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Strange New Worlds IX, edited by Dean Smith Wesley Book Review | SFReader.com
Strange New Worlds IX, edited by Dean Smith Wesley Genre: Star Trek Publisher: Pocket Books Published: 2006 Review Posted: 2/1/2007 Reviewer Rating:
Reader Rating: Not Rated
Strange New Worlds IX, edited by Dean Smith Wesley
Book Review by David Roy
Have you read this book?
Star Trek: Strange New Worlds 9 is this year's edition of the annual short story collection by fans, for fans, edited by Dean Wesley Smith, Elisa J. Kassin, and Paula M. Block. Authors who submit stories must have had only two or less professional sales, and it's interesting watching the discussion of this series on the various Trek Internet boards, with fans talking about the stories they're submitting. This year's collection showcases some previously seen authors (a couple of whom fulfill the third sale criteria to be disqualified from next year's edition. Others are new, or at least new to me. One thing I can say, though, is that the quality of these stories is nowhere near what it was last year. Some of the stories held my interest, but only a couple of them besides the award winners (all of which I agree with this year) really grabbed me and said "I'm glad I read this." A couple of them seemed pointless to me, and the rest of them just made it to the point where I didn't feel like I had wasted my time. It's unfortunate, as this is the first in the three that I've read where this has been the case.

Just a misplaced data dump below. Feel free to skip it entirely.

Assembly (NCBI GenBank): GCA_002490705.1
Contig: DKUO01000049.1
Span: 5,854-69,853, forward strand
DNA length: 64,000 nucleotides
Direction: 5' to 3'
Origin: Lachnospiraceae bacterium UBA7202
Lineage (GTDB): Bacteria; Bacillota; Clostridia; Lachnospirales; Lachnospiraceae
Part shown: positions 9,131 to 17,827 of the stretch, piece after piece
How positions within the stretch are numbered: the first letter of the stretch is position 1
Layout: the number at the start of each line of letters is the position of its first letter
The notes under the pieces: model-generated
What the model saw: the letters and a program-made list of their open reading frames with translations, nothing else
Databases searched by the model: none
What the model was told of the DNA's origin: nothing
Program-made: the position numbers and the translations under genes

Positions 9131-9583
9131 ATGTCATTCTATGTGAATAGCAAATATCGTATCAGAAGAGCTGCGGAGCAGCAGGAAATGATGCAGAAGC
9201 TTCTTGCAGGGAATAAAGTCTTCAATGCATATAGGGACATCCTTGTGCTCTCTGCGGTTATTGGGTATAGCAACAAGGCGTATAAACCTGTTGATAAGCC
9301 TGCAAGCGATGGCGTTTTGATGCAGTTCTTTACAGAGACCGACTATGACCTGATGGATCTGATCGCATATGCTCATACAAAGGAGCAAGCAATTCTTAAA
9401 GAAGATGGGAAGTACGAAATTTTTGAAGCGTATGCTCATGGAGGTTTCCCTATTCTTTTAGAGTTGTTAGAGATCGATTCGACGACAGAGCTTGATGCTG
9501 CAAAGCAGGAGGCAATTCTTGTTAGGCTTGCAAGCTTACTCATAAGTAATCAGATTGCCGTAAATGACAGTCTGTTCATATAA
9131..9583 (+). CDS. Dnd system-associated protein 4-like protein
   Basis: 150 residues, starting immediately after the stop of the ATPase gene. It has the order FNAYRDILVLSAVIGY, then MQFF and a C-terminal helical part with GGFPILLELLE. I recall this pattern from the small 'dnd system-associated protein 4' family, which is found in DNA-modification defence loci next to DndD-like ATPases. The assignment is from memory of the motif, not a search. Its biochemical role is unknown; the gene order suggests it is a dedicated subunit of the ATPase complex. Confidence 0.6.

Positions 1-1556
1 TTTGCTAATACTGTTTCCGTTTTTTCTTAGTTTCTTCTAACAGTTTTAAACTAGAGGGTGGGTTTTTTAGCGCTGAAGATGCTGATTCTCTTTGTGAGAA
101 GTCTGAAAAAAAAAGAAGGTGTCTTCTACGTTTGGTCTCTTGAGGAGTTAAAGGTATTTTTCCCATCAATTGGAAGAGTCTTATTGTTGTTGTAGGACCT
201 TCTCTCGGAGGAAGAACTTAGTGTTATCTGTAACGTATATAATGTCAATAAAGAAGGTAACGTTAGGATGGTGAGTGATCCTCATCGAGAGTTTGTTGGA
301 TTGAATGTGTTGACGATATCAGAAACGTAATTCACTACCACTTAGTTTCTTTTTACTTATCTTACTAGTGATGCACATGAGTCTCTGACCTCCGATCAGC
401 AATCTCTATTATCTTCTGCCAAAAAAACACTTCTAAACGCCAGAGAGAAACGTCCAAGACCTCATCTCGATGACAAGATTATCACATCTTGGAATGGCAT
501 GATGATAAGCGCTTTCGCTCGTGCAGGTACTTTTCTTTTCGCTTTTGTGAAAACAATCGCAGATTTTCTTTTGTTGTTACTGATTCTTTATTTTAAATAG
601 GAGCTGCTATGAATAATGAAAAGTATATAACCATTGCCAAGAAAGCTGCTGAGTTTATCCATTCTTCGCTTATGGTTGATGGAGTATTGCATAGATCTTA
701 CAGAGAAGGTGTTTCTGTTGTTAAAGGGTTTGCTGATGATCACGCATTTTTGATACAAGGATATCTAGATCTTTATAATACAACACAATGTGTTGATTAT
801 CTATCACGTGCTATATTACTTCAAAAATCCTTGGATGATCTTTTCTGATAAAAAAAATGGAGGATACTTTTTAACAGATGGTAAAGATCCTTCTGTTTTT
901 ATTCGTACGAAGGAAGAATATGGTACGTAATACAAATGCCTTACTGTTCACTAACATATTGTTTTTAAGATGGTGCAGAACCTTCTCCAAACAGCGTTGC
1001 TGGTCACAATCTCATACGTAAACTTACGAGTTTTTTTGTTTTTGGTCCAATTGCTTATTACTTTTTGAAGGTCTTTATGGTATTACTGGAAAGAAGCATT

The stories are divided by the television series they are attached to, with another section called "Speculations." These are stories that are too broad to be tied to just one of the series. These "Speculations" can either be stories that span the timeframe of more than one series (no real examples this time around) or they could incorporate elements from more than one series ("Rocket Man" has Kirk being brought back after his death in Generations by Gary Seven's organization, on a mission to stop the Duras family from creating a weapon that would destroy the Klingon Empire). This year's edition has something new in this category, though (or at least new to me), and that is stories that take place in a timeframe before any of the Trek series, incorporating Trek history without any of the characters. "The Rules of War" takes place during the Eugenics Wars and while its main character is ostensibly a relative of Captain Archer's (Nathan Archer, but I can't remember if that name is canonical or not).